Do you suffer from ringxiety or fauxcellarm?

You probably do and didn’t realize it had a name till now. The terms are used to describe phantom cell phone rings and it’s becoming an increasingly common problem in our over wired society.

If your cell phone is set to ring instead of produce the tinny equivalent of some annoying song you probably have tried to answer it when no one is calling. You would swear that what you hear was a ring but what you heard was a psycho acoustic phenomenon.

When the creator designed our ears he gave us extra sensitivity in the area of 1,000 to 6,000 cycles per second. This is the sound range of a babies cry. It also happens to be the range of most cell phone rings. So if a piece of music or the noise of an electric razor of hairdryer produces a tone in that range, your brain is conditioned to think the phone is ringing.

The problem is that Madison Avenue, although they won’t admit it, knows all about this and is using it to control your behavior. They are inserting these little sounds in commercials to focus your attention. Like at the end of a commercial asking you to call this toll free number now. What better way to emphasize the point than getting you to run and check your cell phone.

The other neat trick that the ad makers have discovered lies in the fact that while our hearing is very adept at distinguishing the direction most sounds come from, in the range around 1000 cycles per second, the same range as those phone rings, we can’t tell where it’s coming from very easily. So we look for the source in every direction and usually in the area of our ubiquitous cell phone ball and chain.

So of course this got me to thinking about other possible, more nefarious uses for ringxiety. All we need to do is develop a small device that produces an audible tone in the proper sound range. It should be battery powered, easily concealed, cheap and most importantly able to be triggered from your keychain.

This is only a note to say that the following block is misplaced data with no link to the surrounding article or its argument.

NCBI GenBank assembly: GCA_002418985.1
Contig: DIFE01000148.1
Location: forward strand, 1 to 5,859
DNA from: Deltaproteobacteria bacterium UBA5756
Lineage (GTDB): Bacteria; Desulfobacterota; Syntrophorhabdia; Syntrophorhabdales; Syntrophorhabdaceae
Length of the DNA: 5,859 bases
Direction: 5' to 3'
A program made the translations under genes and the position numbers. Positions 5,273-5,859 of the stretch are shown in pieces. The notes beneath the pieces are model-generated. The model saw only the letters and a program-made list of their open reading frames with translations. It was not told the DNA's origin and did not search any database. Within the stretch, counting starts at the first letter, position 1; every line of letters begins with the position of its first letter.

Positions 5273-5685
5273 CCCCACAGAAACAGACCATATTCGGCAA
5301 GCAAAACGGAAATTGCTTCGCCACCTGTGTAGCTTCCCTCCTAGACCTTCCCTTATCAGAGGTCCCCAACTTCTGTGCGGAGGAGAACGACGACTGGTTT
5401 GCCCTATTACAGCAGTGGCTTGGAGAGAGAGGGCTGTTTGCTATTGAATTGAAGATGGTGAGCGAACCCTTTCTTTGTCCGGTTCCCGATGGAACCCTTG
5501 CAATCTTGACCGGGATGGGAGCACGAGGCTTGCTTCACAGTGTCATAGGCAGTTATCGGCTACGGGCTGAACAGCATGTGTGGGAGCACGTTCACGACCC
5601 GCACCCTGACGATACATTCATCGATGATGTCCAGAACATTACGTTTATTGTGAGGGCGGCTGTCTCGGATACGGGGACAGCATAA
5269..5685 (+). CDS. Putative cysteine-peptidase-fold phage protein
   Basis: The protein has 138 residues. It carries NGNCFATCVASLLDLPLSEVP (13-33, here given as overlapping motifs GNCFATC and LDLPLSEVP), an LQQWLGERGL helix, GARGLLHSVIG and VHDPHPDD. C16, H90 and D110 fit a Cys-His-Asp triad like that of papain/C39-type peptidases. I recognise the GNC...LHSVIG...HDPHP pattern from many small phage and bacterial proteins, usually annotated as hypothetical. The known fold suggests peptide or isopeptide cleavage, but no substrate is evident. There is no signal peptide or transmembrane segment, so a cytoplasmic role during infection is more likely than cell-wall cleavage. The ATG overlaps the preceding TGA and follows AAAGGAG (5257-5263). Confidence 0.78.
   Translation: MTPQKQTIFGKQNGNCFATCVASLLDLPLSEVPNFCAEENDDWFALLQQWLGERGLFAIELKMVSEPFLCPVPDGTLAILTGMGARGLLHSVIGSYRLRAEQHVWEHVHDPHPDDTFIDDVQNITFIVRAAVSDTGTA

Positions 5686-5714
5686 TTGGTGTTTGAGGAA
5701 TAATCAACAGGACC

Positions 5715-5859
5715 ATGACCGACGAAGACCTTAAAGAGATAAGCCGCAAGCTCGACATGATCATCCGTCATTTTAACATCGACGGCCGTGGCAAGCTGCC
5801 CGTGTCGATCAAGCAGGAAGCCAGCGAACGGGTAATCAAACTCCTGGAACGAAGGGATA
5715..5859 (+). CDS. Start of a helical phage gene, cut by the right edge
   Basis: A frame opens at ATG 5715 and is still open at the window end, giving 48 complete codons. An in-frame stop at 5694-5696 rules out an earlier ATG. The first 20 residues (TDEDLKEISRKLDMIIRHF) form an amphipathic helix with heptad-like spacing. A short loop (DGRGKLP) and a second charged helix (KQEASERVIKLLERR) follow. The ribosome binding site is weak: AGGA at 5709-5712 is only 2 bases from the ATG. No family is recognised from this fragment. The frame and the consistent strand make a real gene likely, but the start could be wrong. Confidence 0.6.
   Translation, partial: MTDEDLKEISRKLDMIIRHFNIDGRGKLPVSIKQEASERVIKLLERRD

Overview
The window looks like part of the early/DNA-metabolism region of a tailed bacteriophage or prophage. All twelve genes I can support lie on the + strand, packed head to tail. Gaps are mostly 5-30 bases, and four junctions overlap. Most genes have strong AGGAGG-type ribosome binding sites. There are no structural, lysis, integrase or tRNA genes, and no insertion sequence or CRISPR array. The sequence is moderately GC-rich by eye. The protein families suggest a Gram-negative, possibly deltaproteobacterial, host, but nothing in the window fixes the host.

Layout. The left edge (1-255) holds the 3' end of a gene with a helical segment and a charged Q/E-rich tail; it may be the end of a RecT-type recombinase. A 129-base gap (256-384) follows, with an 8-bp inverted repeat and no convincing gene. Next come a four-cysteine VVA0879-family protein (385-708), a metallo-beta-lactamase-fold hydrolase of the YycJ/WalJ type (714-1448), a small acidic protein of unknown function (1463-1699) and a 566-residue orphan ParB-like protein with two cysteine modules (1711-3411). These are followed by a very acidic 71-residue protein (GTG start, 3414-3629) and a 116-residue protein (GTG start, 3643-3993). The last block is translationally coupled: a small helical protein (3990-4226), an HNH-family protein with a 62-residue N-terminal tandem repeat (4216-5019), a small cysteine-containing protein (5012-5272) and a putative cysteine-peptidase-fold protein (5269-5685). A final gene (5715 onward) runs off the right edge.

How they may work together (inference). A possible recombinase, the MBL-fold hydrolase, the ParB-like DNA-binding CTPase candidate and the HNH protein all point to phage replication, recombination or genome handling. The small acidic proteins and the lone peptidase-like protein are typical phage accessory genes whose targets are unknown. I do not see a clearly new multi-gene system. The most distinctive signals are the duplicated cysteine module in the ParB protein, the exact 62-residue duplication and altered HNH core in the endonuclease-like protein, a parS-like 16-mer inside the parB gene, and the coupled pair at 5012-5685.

Important but boring meeting? Drop the cell ring emulator in the trash can on your way in. When the longwinded boss gets revved up to talk for half an hour non stop just push the button and watch the fun as everyone tries to check their cell phone without being obvious.

On a phone call on a regular phone that is going on too long? Hold the cell ring emulator up to the mouthpiece and let er rip. You’ll probably get the person on the other end to let you go, using the excuse, sorry my cell is ringing.

In a long line in a crowded store. Amuse yourself by getting shoppers with arms full of merchandise try to answer the non existent ringing.

So if you’re hearing your cell phone ring but no one’s there, take a look around for the guy with the smirk on his face.

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About James Rising

A recovering radio addict wrestles with the written word.
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